Russia to introduce special resort fees for tourists
MOSCOW, Russia 08.26.2016 – The Kremlin plans to levy a special fee on tourists visiting recreational centers and resort facilities in the Russian regions, according to the government’s sources.
Russian President Vladimir Putin endorsed the introduction of such fees at a recent meeting of the Presidium of the State Council, a consultative organ used to formulate key strategic government policies in the country.
The president also suggested the introduction of a star classification system for the Russian resort facilities, similar to the one currently used for rating the hospitality facilities.
The head of state said the introduction of the special resort fees should be done very carefully, so as not to put an unwanted additional financial burden on tourists. “Besides, the fees have to be specially “colored” in the sense that the generated cash should be directed exclusively at the development of tourism infrastructure facilities and not for any other purposes,” the president added.
The size of such fees, according to the Russian Finance Minister Anton Siluanov, has to be affordable to tourists, and therefore, should be in the RUB 50-100 range. "The money that will be collected from these fees should go strictly to the development of resort centers and be used exclusively for the welfare and benefit of tourists," the minister noted.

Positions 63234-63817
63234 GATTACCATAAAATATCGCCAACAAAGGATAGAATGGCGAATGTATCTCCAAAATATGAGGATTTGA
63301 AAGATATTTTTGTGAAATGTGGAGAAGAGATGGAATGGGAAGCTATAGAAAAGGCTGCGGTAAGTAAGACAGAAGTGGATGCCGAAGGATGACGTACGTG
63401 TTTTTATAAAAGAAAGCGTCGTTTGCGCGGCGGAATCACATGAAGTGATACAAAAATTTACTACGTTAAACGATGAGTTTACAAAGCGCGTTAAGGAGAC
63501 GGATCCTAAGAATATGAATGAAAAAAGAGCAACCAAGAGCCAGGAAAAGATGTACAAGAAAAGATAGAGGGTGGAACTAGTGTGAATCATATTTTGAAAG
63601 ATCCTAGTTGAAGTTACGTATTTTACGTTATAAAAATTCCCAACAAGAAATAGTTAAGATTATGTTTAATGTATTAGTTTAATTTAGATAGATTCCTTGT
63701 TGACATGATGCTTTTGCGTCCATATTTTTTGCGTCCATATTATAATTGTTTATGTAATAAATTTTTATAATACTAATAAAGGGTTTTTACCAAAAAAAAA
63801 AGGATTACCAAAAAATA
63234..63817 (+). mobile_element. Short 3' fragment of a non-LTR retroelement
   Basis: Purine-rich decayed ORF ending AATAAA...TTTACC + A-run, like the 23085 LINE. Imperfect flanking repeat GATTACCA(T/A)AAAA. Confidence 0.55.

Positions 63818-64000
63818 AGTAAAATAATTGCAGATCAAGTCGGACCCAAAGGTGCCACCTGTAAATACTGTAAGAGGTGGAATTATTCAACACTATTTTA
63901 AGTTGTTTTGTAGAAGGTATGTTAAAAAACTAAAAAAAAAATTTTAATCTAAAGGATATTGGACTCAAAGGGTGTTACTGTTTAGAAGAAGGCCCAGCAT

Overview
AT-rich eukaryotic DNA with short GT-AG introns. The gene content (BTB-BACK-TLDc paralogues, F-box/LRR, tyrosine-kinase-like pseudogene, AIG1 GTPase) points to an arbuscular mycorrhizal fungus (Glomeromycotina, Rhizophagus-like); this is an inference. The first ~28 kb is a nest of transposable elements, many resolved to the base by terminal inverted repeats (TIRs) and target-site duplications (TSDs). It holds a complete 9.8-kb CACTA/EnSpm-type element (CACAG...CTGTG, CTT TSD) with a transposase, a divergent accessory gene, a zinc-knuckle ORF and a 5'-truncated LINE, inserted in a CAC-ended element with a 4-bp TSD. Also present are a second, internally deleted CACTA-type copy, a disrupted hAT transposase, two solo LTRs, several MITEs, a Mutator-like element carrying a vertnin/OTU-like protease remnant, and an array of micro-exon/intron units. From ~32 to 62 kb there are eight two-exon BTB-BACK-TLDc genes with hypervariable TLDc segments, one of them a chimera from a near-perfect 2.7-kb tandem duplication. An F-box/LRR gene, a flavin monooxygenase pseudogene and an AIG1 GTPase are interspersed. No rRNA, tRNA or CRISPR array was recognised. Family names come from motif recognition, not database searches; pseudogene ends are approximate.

According to the Minister for the North Caucasus, Lev Kuznetsov, a "pilot project" to introduce the “tourist tax” will initially be implemented in four regions, such as Altai, the Krasnodar, Crimea and Caucasian Mineral Waters, after which decision to extrapolate the policy across the whole country..
"We propose to set a limit on the size of the tourist fee, determine the categories of citizens that would be exempted from the fee and develop a special management mechanism, such as a trust fund, for administering the fee collections and use. The fund will be operated in a way similar to the Road Management Fund, which is spent on a closed list of specific goals," Kuznetsov said.
The introduction of the tourist fee as a pilot project in some selected regions will help spotlight the advantages and also rectify the shortcomings of the new policy and this will help decide whether or not to extend the practice to all Russian regions, Kuznetsov said.
“But it is the regions themselves that at the end will have to finally decide whether or not to levy these fees on tourists visiting resort facilities on their territories,” he added.
By Christopher Ebohon and Martin Ebohon